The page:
|7||Self-directing and collaborating: Contribute effectively as a member or leader of diverse teams working in geographical or multidisciplinary contexts|
Refer to the USC Glossary of terms for definitions of “pre-requisites, co-requisites and anti-requisites”.
GEO100 or ENS253
GIS and remote sensing
Standard Grading (GRD)
|High Distinction (HD), Distinction (DN), Credit (CR), Pass (PS), Fail (FL).|
Early feedback on the structure for Assessment product Task 2 2 report will be given during week 4.
|Delivery mode||Task No.||Assessment Product||Individual or Group||Weighting %||What is the duration / length?||When should I submit?||Where should I submit it?|
During computer workshop
|Refer to Format||Online Assignment Submission with plagiarism check|
|Week 7||Online Assignment Submission with plagiarism check|
|All||3||Oral and Written Piece||Group||40%||
2,000 words and 10 minutes per group
|Refer to Format||Online Assignment Submission with plagiarism check and in class|
|All - Assessment Task 1:Computer workshop quizzes|
To develop your theoretical and practical skills in using drones for mapping applications
During weeks 2, 3, 4 and 5 you will be provided with data and exercises. At the end of the computer workshop you will complete a quiz/short technical report and submit via Turnitin.
|All - Assessment Task 2:Technical report|
To identify, interpret and communicate key concepts about mapping the environment with drones and to analyse and report drone-derived data.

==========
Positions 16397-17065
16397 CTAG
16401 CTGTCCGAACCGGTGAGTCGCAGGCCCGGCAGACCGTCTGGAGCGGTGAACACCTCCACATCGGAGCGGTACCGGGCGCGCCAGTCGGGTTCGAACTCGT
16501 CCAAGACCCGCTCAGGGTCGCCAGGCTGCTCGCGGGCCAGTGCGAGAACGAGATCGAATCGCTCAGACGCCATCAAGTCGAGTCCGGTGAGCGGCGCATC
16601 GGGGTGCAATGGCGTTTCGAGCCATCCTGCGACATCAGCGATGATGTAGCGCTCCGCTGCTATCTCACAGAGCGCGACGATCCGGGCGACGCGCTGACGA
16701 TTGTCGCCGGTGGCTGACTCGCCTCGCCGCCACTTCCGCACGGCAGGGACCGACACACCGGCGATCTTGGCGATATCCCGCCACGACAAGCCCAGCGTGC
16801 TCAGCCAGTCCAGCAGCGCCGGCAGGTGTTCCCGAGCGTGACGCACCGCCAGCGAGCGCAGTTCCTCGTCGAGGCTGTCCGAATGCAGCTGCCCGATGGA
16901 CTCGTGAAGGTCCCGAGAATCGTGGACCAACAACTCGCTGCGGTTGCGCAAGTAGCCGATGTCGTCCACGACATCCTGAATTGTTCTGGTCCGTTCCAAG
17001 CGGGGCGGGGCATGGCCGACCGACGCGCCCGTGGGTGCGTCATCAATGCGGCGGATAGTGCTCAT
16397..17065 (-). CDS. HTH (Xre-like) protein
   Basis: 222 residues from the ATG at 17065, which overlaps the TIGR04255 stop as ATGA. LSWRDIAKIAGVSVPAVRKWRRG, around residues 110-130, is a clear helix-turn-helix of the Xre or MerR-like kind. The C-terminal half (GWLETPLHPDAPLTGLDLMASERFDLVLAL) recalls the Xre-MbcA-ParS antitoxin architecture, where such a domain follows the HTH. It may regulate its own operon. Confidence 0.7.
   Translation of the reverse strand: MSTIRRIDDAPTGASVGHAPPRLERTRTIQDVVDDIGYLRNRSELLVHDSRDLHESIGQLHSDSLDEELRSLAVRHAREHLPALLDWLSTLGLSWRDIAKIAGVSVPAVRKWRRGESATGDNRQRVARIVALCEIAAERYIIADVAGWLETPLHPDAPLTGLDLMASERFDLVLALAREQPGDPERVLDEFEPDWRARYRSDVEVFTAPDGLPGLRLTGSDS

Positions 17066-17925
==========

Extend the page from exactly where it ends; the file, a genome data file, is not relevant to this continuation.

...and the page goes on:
The report should synthesise and communicate results derived from computer workshops in a clear and concise writing style. The length should be a maximum of 2000 words and the structure should follow a conventional scientific report template.
|All - Assessment Task 3:Field trip report|
To present the methodology and results obtained from fieldwork, including the analysis and discussion of data/evidence collected and conclusions derived from the results
|Product:||Oral and Written Piece|
A concise scientific report based on data collected by each group. The written report is due Week 12 and should be around 2,000 words and written in the style of a manuscript for publication in the peer-reviewed literature, including a reference list, as well as tables and illustrations, as needed. Each group will also present their main findings as an oral presentation, which will include a 3D visualisation of results during weeks 12 and 13.
A 12-unit course will have total of 150 learning hours which will include directed study hours (including online if required), self-directed learning and completion of assessable tasks. Directed study hours may vary by location. Student workload is calculated at 12.5 learning hours per one unit.